[0069] It is also noted that if fiber density is increased while fiber diameter and liner thickness are kept constant, sound absorption increases. If fiber density is decreased while fiber diameter and liner thickness are kept constant, sound absorption decreases. Hence, by varying fiber density in different regions of the liner base portion, varying the diameter of the mineral and/or organic fibers in different regions of the liner base portion, and/or selectively compressing certain areas of the liner base portion, the degree of sound reflection and absorption may be carefully and selectively tuned or adjusted to further enhance the acoustics of the passenger compartment.

[0070] Yet another aspect of the invention is to create a region in all or some of the perimeter of the liner base portion that is capable of absorbing at least a portion of the impact energy of an object, such as the head of a passenger in a vehicle, during a collision. As shown in FIG. 4, where like reference numerals indicate like elements, this energy-absorbing portion is preferably integrally formed in the liner base portion 500 and is comprised of lofted regions RP of the composite material created through the co-fiberizing and cold molding process described above. The lofted regions RP preferably have a thickness of from about 3 mm to about 45 mm, and a density of from 500 grams/m2 to about 3000 grams/m2. Remaining regions R1, R2, R3, R4 are formed of the same material, and have the same thicknesses as the corresponding regions in base portion 30 illustrated in FIGS. 3A and 3C.

[0071] It is also contemplated that the lofted regions RP may be made from fibers having a different fiber diameter than those used in the remaining regions R1, R2, R3, R4 of the base portion 504, as discussed above with regard to the FIG. 6B embodiment. For example, fibers having a larger diameter may be used in the lofted regions RP while fibers having smaller diameters may be used in the remaining regions R1, R2, R3, R4 of the base portion 504. As noted above, larger fibers contribute to increased strength and therefore better energy absorption.

[0072] Alternatively, and as shown in the cross-sectional view of FIG. 5, one or more separate components 502 may be attached to the liner base portion 504 (i.e., an edge 504 a of a main body 504 b of the base portion 504) using an adhesive, such as a hot-melt adhesive, one of which is commercially available from Hot Melt Technologies Inc. under the trade designation “Benchmark 282,” or a pressure sensitive adhesive, one of which is commercially available from Hot Melt Technologies Inc. under the trade designation “Benchmark 6420,” and another of which is commercially available from Fasson Inc. under the product designation “Fasson 2727.” The components 502 and the base portion 504 are formed from the same material from which base portions 30 and 500, discussed above, are formed. Regions R1, R2, R3, R4 have the same thicknesses as the corresponding regions in base portion 30 illustrated in FIGS. 3A and 3C. The components 502 preferably have a thickness of from about 5 mm to about 50 mm, a density of from about 500 grams/m2 to about 3000 grams/m2, and may extend part way or completely around the entire outer perimeter of the base portion 504. They function to absorb at least a portion of the impact energy of an object, such as the head of a passenger in a vehicle, during a collision. It is preferable to form the liner base portion from a homogeneous composite material, since this eliminates the need for separation of any impact-absorbing members prior to recycling. However, it is possible to use other types of materials to form the impact-absorbing region in the case where a separate, non-unitary arrangement is provided.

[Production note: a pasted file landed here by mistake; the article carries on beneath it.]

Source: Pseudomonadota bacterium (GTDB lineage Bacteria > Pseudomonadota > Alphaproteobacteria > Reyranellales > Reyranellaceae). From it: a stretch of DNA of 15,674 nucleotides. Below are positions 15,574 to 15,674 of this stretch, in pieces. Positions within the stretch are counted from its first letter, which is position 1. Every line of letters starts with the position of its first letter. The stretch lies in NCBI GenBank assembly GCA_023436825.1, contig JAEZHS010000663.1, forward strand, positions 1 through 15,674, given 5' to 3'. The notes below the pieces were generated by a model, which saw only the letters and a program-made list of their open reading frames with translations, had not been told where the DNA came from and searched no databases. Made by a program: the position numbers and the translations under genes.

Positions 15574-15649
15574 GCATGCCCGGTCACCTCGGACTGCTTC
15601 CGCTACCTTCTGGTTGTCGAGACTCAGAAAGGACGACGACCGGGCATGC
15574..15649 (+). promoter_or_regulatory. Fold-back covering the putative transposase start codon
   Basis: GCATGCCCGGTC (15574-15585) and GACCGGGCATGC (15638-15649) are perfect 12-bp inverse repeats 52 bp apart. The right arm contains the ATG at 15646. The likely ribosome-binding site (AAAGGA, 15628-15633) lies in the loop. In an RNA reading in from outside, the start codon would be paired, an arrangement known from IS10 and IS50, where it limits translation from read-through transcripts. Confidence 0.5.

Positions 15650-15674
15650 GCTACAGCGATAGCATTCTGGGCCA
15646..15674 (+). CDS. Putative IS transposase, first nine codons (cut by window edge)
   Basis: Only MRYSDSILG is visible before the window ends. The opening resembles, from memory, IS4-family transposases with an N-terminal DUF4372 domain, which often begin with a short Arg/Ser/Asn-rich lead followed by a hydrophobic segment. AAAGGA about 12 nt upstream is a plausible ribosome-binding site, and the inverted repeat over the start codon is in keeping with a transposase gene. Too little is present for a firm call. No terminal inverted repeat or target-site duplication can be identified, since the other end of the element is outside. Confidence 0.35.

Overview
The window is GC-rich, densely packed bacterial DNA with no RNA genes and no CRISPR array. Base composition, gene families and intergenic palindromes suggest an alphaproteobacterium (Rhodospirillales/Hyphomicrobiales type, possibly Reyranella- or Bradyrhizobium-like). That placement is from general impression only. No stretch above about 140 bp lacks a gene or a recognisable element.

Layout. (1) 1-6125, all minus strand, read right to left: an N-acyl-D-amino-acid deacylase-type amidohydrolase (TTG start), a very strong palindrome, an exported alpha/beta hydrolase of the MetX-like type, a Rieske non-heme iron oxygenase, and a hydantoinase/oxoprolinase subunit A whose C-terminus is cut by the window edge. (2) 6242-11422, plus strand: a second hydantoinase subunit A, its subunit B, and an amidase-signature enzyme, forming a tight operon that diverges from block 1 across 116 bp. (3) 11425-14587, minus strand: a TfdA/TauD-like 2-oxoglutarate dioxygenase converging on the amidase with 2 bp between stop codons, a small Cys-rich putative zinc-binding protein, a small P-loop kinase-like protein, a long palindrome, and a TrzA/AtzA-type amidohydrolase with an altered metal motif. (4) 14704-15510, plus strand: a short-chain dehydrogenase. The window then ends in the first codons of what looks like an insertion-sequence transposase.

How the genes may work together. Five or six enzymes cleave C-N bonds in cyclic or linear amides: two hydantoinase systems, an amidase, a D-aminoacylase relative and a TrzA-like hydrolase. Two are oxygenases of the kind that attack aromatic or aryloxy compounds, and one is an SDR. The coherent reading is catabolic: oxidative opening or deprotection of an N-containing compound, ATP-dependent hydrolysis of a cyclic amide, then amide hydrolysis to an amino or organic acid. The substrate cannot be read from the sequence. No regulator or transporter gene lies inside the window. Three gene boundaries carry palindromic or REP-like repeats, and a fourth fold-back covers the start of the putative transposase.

[0073] First, second, third, fourth and fifth alternative components 502 a-502 e, illustrated in cross-section in FIGS. 5A-5E, may be substituted for the component 502, shown in cross-section in FIG. 5. Components having any other geometric shapes may be used as well.

[0074] It is also contemplated that the components 502 and 502 a-502 e may be made from fibers having a different fiber diameter than those used in the base portion 504, as discussed above with regard to the FIG. 7B embodiment. For example, fibers having a larger diameter may be used in the components 502 and 502 a-502 e while fibers having smaller diameters may be used in the base portion 504. As noted above, larger fibers contribute to increased strength and therefore better energy absorption.